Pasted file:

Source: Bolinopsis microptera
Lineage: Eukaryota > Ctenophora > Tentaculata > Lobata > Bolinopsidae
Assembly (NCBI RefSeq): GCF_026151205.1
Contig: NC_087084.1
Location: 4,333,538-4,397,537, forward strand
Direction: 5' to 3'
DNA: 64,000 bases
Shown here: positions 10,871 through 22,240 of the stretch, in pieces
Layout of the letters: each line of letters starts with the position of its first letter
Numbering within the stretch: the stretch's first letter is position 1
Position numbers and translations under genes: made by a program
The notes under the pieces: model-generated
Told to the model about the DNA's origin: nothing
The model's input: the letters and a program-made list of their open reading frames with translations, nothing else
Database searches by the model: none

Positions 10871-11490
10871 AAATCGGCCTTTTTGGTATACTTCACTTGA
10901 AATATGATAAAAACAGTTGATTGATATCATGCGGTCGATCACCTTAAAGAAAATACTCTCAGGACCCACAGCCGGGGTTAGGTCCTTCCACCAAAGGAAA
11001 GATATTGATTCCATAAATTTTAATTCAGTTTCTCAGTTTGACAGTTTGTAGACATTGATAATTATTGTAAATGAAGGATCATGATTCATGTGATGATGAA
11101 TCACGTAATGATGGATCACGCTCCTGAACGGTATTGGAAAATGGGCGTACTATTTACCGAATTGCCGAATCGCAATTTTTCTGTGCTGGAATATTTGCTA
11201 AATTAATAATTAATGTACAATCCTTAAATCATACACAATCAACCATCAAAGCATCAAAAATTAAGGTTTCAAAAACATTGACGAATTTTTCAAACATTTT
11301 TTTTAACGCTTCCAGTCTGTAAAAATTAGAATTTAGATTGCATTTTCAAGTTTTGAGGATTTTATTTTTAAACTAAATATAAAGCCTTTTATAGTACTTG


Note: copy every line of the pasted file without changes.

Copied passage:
Source: Bolinopsis microptera
Lineage: Eukaryota > Ctenophora > Tentaculata > Lobata > Bolinopsidae
Assembly (NCBI RefSeq): GCF_026151205.1
Contig: NC_087084.1
Location: 4,333,538-4,397,537, forward strand
Direction: 5' to 3'
DNA: 64,000 bases
Shown here: positions 10,871 through 22,240 of the stretch, in pieces
Layout of the letters: each line of letters starts with the position of its first letter
Numbering within the stretch: the stretch's first letter is position 1
Position numbers and translations under genes: made by a program
The notes under the pieces: model-generated
Told to the model about the DNA's origin: nothing
The model's input: the letters and a program-made list of their open reading frames with translations, nothing else
Database searches by the model: none

Positions 10871-11490
10871 AAATCGGCCTTTTTGGTATACTTCACTTGA
10901 AATATGATAAAAACAGTTGATTGATATCATGCGGTCGATCACCTTAAAGAAAATACTCTCAGGACCCACAGCCGGGGTTAGGTCCTTCCACCAAAGGAAA
11001 GATATTGATTCCATAAATTTTAATTCAGTTTCTCAGTTTGACAGTTTGTAGACATTGATAATTATTGTAAATGAAGGATCATGATTCATGTGATGATGAA
11101 TCACGTAATGATGGATCACGCTCCTGAACGGTATTGGAAAATGGGCGTACTATTTACCGAATTGCCGAATCGCAATTTTTCTGTGCTGGAATATTTGCTA
11201 AATTAATAATTAATGTACAATCCTTAAATCATACACAATCAACCATCAAAGCATCAAAAATTAAGGTTTCAAAAACATTGACGAATTTTTCAAACATTTT
11301 TTTTAACGCTTCCAGTCTGTAAAAATTAGAATTTAGATTGCATTTTCAAGTTTTGAGGATTTTATTTTTAAACTAAATATAAAGCCTTTTATAGTACTTG